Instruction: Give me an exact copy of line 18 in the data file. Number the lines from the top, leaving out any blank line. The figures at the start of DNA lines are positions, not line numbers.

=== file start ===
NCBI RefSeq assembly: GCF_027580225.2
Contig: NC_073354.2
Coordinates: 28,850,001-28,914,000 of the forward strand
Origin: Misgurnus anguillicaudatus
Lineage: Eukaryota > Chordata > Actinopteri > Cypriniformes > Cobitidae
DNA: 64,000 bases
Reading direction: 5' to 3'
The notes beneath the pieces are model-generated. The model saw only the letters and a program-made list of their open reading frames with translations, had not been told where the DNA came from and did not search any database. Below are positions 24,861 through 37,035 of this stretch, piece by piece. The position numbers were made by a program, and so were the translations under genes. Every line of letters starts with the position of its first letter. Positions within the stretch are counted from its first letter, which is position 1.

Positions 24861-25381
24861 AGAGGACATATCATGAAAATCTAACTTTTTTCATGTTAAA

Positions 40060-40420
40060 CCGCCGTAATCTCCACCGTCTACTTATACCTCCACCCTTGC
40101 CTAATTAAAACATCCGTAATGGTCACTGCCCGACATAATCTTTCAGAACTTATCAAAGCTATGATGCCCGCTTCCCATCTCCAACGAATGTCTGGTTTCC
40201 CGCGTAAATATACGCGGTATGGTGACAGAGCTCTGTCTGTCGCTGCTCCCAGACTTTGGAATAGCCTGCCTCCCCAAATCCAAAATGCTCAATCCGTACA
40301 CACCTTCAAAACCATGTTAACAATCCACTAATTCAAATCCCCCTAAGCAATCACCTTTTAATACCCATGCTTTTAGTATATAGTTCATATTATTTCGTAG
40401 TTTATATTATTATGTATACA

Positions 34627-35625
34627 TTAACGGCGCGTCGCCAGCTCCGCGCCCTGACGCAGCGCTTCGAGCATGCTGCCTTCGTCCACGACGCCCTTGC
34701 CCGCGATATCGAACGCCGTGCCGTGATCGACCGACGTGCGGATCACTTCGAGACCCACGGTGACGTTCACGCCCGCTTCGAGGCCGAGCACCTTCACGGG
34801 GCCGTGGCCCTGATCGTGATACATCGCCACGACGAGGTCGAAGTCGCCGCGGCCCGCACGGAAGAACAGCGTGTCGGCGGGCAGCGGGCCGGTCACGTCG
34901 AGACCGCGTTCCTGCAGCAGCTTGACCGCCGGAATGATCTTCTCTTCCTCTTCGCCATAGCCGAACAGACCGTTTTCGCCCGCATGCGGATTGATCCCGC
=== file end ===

34627 TTAACGGCGCGTCGCCAGCTCCGCGCCCTGACGCAGCGCTTCGAGCATGCTGCCTTCGTCCACGACGCCCTTGC